New center to develop interventions for writing, reading disabilities
By Molly McElroy, UW News and Information
The University of Washington College of Education has been awarded an $8.1 million, five-year federal grant to study how best to teach writing and reading to both learning-disabled and typically achieving children.
The grant from the Eunice Kennedy Shriver National Institute of Child Health and Human Development will fund the new Center for Defining and Treating Specific Learning Disabilities in Written Language at the University of Washington.
The cross-campus research collaborations of this center are expected to lead to better diagnosis of specific learning disabilities in children whose development is otherwise normal, and to create new ways of teaching writing and reading to help all students in upper elementary and middle school (grades four through nine) meet state and common core standards in literacy.
Virginia Berninger, UW professor of educational psychology, will lead the center, which will investigate how people learn to write and read, and the best ways to teach writing and reading comprehension to both learning disabled and typically achieving children.
She said that across socioeconomic levels one in five children struggle to write or read, and emphasized that the research at the center will focus on teaching language skills that help all students as well as special approaches for children who struggle with specific writing or reading skills.
“There are some children who have problems with just handwriting or just reading words or spelling, and others have trouble with understanding written or oral language, or both, and some have difficulty learning to put words together in writing,” Berninger said. “The investigators at the center are committed to helping all students improve their writing and reading. We need to meet the needs of kids who are typically developing as well as those with specific disabilities.”
Other goals include professional development for teachers of adolescent literacy and dissemination of computerized interventions to groups targeted for narrowing the achievement gap, including Native Americans and Spanish-speaking English language learners.
The award, announced Jan. 17 in a National Institutes of Health news release, will support three projects involving faculty from the College of Education’s educational psychology division and Health Sciences’ departments of radiology, medicine and medical genetics.
Project 1, headed by Berninger, will identify students who have dysgraphia, dyslexia, or oral or written language learning disability or those whose writing and reading are developing normally.
Researchers at the center will also study students’ response to computerized instruction developed by Steve Tanimoto, UW professor of computer science and engineering. Sue Nolen of the College of Education will study how instruction may change students’ motivation to write and read.
Berninger said that kids can become discouraged when learning to write and read, and then they can be mistakenly judged as lazy or unmotivated. “It’s important for them to get pleasure from writing and reading as a way to get them to want to write and read,” she said. “Nolen has found after special instruction kids’ motivation improves and they stop avoiding learning and they’re willing to try.”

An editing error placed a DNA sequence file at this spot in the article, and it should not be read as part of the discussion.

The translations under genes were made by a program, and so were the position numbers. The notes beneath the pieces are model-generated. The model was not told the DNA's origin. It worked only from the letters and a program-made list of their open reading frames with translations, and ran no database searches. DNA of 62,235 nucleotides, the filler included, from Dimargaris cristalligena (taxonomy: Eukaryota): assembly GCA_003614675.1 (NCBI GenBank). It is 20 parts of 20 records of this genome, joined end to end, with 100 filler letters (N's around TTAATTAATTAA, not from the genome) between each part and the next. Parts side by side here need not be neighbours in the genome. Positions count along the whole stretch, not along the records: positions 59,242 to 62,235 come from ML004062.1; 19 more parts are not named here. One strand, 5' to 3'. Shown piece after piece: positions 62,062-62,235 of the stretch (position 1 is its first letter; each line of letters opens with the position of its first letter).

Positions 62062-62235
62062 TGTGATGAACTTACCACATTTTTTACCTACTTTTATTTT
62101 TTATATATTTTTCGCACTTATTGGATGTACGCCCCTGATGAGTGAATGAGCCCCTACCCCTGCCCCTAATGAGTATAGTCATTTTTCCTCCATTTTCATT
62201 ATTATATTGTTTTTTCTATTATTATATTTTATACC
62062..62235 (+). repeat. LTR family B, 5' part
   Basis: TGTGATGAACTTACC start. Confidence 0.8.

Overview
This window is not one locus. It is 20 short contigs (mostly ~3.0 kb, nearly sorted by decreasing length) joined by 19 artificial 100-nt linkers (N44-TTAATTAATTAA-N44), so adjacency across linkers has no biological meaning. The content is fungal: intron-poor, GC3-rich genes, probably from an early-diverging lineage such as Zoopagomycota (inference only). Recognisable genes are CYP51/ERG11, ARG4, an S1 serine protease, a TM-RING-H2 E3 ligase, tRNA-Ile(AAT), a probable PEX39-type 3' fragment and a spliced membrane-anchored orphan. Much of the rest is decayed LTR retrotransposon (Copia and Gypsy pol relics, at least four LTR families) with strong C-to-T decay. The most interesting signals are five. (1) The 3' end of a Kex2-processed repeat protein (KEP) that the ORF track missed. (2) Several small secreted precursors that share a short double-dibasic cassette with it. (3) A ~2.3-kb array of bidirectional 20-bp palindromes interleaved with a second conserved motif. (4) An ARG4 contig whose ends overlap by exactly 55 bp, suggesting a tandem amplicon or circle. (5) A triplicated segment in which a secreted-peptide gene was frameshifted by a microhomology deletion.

Project 2, headed by Deborah McCutchen, associate dean of research in the College of Education, will investigate effective ways to teach students in grades four to nine to read and spell the content-specific vocabulary of academic language encountered in those grades, and to comprehend and compose text across content areas.
McCutchen’s project will be with normally developing children and those who struggle for reasons other than specific learning disabilities. “We want to help all students and see if the special teaching tools that work with those who are struggling to write and read will help normally developing children learn to read and write,” Berninger said. “We’re going to try to bridge that world of specialized clinical approaches and regular classes.”
Investigators in Project 3 will look into biological aspects of learning. Todd Richards, professor of radiology, will investigate the brain's response to instruction, and Wendy Raskind, of Medicine and Medical Genetics, will investigate how candidate genes predict response to instruction. Tom Grabowski, head of UW’s Integrated Brain Imaging Center, will be part of the team exploring the biological basis of written language learning, which past UW research shows responds to appropriate instruction.
Other key investigators include Robert Abbott, UW professor and chair of educational psychology; Elizabeth Sanders, UW assistant professor of educational psychology; and William Nagy and Scott Beers at Seattle Pacific University, who prepare educators to teach written language and have special expertise in writing technology and educational linguistics, respectively. Both Sanders and Beers earned their doctorates in the UW College of the Education.
The center is now in start-up phase. Berninger said that recruitment of participants will probably begin sometime this spring. Check this website for an announcement of the start of participant recruitment, which in year 1 will include sixth and ninth graders.
For more information, contact Berninger at 206-616-6372 or firstname.lastname@example.org.